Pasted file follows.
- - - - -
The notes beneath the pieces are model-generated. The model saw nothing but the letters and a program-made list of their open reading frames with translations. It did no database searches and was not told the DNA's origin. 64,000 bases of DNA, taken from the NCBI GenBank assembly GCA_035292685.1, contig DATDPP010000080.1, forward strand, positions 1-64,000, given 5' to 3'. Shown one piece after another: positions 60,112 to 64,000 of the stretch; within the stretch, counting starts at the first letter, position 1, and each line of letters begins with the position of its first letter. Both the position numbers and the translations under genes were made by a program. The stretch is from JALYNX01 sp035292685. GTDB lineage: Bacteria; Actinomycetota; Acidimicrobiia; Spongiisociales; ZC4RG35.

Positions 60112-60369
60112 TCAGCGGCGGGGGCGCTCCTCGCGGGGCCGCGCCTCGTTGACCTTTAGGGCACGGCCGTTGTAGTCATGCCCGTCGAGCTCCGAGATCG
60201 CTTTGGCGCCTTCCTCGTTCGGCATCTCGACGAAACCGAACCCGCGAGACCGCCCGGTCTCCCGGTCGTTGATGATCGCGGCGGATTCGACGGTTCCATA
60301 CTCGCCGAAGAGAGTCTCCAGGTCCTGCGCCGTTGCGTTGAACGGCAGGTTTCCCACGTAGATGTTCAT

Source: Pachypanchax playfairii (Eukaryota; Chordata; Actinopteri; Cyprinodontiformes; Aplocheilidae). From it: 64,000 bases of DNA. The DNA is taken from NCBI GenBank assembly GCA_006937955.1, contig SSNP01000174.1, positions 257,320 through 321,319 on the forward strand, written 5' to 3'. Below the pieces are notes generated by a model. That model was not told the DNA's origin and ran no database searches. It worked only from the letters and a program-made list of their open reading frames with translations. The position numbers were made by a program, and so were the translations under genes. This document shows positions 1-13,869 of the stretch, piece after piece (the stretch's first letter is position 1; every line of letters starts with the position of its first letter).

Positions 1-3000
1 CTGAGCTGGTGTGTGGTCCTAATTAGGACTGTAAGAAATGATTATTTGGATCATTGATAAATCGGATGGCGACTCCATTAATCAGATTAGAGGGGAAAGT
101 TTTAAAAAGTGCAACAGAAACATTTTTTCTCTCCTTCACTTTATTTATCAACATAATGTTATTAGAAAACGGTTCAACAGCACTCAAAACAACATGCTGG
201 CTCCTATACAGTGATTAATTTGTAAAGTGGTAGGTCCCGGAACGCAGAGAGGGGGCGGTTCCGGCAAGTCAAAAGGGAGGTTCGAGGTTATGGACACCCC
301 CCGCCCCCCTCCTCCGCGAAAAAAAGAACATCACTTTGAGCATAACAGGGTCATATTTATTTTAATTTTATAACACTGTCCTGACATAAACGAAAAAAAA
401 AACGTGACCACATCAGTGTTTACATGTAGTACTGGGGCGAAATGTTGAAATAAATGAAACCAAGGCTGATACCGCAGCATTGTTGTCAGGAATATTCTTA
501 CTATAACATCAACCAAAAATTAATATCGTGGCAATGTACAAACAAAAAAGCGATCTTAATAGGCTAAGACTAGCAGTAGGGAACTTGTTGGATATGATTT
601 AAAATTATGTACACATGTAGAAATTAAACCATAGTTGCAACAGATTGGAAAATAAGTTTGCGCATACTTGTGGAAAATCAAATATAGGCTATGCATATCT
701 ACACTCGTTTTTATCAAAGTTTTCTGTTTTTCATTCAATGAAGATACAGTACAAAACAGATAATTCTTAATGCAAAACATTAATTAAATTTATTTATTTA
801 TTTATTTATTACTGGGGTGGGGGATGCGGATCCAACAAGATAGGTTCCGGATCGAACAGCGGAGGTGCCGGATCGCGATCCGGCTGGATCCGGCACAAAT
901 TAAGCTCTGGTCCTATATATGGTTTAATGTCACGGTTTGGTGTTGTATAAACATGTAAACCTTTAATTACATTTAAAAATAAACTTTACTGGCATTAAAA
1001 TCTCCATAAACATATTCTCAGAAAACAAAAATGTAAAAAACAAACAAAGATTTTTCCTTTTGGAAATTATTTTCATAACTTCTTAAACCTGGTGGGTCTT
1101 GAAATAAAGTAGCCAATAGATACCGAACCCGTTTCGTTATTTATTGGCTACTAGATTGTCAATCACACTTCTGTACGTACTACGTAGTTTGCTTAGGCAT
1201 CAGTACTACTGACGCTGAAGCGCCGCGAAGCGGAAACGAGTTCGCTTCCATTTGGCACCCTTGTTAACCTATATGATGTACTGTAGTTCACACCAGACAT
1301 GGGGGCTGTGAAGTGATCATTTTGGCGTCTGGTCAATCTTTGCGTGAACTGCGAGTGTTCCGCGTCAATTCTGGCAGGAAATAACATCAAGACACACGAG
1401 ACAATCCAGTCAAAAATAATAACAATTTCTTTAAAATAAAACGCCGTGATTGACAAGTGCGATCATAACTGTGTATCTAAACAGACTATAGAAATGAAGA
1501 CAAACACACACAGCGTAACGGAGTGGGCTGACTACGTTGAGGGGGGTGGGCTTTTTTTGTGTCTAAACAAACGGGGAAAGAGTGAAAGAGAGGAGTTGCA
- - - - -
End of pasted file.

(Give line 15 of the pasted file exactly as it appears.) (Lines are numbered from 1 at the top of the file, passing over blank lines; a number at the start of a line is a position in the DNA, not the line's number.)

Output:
701 ACACTCGTTTTTATCAAAGTTTTCTGTTTTTCATTCAATGAAGATACAGTACAAAACAGATAATTCTTAATGCAAAACATTAATTAAATTTATTTATTTA